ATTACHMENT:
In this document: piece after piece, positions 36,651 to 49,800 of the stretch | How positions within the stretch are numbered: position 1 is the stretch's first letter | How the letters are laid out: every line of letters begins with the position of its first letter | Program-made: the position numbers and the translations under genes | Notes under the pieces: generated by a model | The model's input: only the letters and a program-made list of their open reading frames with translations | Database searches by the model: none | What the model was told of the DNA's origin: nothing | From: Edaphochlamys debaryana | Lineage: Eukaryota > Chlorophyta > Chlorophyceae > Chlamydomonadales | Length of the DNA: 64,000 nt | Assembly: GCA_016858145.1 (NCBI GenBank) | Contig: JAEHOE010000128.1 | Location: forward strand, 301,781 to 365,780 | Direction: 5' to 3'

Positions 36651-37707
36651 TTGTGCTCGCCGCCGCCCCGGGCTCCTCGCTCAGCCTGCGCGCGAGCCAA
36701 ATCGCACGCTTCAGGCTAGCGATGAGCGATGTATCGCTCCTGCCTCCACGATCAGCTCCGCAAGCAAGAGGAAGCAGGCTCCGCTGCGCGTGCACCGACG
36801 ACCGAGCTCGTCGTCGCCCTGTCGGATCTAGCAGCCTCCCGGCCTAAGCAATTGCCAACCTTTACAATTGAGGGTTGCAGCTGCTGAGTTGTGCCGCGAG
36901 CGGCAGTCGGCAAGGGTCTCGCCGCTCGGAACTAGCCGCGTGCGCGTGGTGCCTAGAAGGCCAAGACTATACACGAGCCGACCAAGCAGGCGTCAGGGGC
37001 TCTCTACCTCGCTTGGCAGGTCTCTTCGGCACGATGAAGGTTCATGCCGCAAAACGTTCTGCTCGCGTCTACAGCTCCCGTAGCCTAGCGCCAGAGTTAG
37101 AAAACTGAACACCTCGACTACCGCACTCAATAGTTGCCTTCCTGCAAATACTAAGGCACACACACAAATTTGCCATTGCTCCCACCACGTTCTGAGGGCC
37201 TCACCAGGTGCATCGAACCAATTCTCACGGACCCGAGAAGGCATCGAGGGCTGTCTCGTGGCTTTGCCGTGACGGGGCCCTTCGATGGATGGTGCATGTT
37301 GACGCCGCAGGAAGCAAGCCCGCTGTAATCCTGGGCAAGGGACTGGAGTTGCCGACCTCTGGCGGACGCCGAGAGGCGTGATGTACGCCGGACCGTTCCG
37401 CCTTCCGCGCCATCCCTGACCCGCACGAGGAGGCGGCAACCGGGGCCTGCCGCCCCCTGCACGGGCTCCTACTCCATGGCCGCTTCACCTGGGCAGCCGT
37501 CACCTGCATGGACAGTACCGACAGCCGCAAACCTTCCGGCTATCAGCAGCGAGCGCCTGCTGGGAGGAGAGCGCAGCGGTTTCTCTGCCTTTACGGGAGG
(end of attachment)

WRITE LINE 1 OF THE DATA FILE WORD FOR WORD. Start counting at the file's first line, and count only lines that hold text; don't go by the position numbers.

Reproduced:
In this document: piece after piece, positions 36,651 to 49,800 of the stretch | How positions within the stretch are numbered: position 1 is the stretch's first letter | How the letters are laid out: every line of letters begins with the position of its first letter | Program-made: the position numbers and the translations under genes | Notes under the pieces: generated by a model | The model's input: only the letters and a program-made list of their open reading frames with translations | Database searches by the model: none | What the model was told of the DNA's origin: nothing | From: Edaphochlamys debaryana | Lineage: Eukaryota > Chlorophyta > Chlorophyceae > Chlamydomonadales | Length of the DNA: 64,000 nt | Assembly: GCA_016858145.1 (NCBI GenBank) | Contig: JAEHOE010000128.1 | Location: forward strand, 301,781 to 365,780 | Direction: 5' to 3'